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By Hannah Marr, News Editor • June 21, 2024

Study abroad officials to offer virtual exchange program in spring

File Photo by William Stricklett | Photographer
Students who were enrolled in study abroad programs that were canceled say there are limited housing options back on campus.

Study abroad officials will offer a virtual exchange program for incoming international students this spring.

Jennifer Donaghue, the director of the International Services Office, said international exchange students will connect with domestic GW students through virtual classes and programming to replicate the experience of an in-person program. She said the program is designed for exchange students who can no longer study abroad in the spring due to travel restrictions during the COVID-19 pandemic.

Donaghue said students who participate in the program will not be charged any additional fees, and officials have yet to finalize the number of students who can participate in the program. She said students involved with the program will attend a virtual orientation but declined to elaborate what virtual programming students will participate in.

“Students will be able to experience the excellent academics GW offers and have an opportunity to engage with domestic GW students in the virtual academic setting,” Donaghue said in an email.

Officials canceled all study abroad programs and non-essential travel this academic year in light of travel restrictions during the pandemic.

Of GW’s 12 peer schools, the universities of Rochester and Pittsburgh and Northeastern University have created similar virtual alternatives for their study abroad programs.

Study abroad officials at other universities said even though virtual exchange programs can replicate certain aspects of in-person study abroad, like being able to take classes in English, it’s hard to recreate the cultural experience of living in the United States for a semester.

Nick Gozik, the director of the Office of International Programs at Boston College, said online international programs like GW’s program are not new, and universities have used “Collaborative Online International Learning” projects, a style of teaching in which two faculty members at different universities around the world teach a joint virtual class, for many years even prior to the pandemic.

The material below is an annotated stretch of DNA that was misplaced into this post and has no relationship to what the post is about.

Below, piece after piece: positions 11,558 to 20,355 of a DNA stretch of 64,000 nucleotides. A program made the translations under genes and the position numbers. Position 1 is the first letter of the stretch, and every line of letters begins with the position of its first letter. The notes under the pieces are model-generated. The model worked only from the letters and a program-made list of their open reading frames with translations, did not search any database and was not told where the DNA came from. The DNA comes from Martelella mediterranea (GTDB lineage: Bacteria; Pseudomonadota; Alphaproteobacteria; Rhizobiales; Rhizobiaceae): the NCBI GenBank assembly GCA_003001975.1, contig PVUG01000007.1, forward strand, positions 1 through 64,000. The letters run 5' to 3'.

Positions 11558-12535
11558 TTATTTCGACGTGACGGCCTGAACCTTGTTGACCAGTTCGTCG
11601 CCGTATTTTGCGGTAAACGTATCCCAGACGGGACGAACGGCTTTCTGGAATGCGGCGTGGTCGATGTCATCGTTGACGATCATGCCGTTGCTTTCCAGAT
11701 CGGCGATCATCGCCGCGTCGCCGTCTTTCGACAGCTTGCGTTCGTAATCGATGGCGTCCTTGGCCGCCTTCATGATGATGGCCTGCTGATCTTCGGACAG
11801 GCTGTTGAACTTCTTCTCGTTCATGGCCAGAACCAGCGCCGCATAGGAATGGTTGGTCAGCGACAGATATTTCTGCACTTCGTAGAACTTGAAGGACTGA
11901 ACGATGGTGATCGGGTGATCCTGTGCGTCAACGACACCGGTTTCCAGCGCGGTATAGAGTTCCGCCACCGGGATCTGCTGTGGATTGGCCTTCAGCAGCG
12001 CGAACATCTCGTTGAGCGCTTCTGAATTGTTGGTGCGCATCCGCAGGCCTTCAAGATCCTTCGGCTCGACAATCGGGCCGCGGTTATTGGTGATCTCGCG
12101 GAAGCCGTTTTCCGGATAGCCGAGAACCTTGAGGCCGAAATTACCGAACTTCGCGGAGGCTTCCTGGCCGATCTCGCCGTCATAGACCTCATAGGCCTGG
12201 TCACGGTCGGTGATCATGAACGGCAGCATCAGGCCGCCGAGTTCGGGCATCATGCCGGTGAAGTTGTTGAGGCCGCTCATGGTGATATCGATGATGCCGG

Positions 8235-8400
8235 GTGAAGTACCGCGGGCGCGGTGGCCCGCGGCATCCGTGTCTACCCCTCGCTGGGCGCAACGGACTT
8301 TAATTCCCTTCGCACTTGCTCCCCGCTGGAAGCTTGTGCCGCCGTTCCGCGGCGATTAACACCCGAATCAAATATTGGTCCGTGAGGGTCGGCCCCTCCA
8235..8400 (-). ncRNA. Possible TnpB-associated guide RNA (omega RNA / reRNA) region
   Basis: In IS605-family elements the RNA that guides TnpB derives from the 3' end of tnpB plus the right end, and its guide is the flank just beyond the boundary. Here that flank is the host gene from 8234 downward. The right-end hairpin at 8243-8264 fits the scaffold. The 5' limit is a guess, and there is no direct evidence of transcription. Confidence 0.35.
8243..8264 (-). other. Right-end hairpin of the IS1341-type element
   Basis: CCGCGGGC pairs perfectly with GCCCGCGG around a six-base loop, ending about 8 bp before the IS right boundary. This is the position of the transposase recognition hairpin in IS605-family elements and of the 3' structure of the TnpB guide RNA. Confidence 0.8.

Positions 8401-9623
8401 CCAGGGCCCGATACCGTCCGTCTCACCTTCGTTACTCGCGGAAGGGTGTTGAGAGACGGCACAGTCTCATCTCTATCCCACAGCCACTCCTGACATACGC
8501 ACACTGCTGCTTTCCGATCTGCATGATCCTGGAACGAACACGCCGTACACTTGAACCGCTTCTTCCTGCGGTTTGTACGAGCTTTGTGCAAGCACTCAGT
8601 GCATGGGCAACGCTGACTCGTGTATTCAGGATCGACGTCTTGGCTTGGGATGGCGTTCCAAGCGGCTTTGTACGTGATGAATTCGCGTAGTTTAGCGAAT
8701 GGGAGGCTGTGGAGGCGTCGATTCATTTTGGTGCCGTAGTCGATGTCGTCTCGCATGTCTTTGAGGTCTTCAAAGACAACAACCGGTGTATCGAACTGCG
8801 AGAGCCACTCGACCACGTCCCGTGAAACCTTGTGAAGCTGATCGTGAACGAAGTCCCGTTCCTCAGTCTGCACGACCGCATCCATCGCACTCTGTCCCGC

“One significant benefit of online learning is that it can help to broaden the reach of international exposure to students who may not have the ability or interest in going abroad,” he said in an email.

Gozik said GW’s virtual exchange program can be beneficial for international students who can’t travel to the United States due to immigration and travel restrictions.

But he said GW’s program can’t “fully” replace in-person exchange experiences because many students learn outside the classroom, through interactions with people on the street or learning how to navigate public transportation in a foreign country.

“Much is learned outside of the classroom, whether it be in the street, in public transportation or in host family, and it is not possible to entirely replicate this level and type of exposure to cultural differences in an online format,” he said.

Devika Milner, the assistant dean and director of study abroad at the University of Miami, said students may struggle with virtual learning without being able to get to know their professors face-to-face.

“Sometimes it’s easier for students to understand professors if they’re face to face than on the computer because of the possibility of technological issues,” Milner said. “There are students who are less inclined to do a virtual exchange because they feel it’s not a substitute for living and studying abroad.”

She said officials at the University of Miami sent a survey to students at the beginning of the pandemic to gauge student interest in a virtual study abroad program but decided against implementing one after receiving a “strong, negative reaction.”

“We are, however, looking to have some of our study abroad partners do a short-term, virtual leadership development certificate program for our students,” Milner said. “I’m not calling it a substitute for study abroad, but it’s something that students can participate in and learn cross-cultural skills.”

Milner said the online virtual exchange program could still be an opportunity for exchange students who are looking to enhance their own language skills.

“If they’re looking to really get better at learning English, for example, then this is the perfect opportunity to do so,” Milner said. “They could also take advantage of the virtual events such as conferences and webinars.”

Bill Burress, the director of study abroad at Elon University in North Carolina, said officials at Elon have not looked into designing virtual replacements for their in-person study abroad programs because students haven’t indicated an interest in it.

“I’m less convinced of programs that are simply virtual classrooms with instructors that are overseas or elsewhere, coming in to students in their living room, because I guess I’m just not sure how much value that adds relative to virtual classrooms in life at your own university,” he said.

Burress said exchange programs should be “well-designed” to include both traditional academic courses and a “cultural assessment course,” which can teach students about American culture since they won’t be able to experience it in person.

“Just generally, I think our response to the coronavirus, for instance, would be a really interesting topic for a course on American culture because in some ways it’s similar to many countries and a lot of ways it’s different,” Burress said. “You can learn a lot about the United States just from observing that.”

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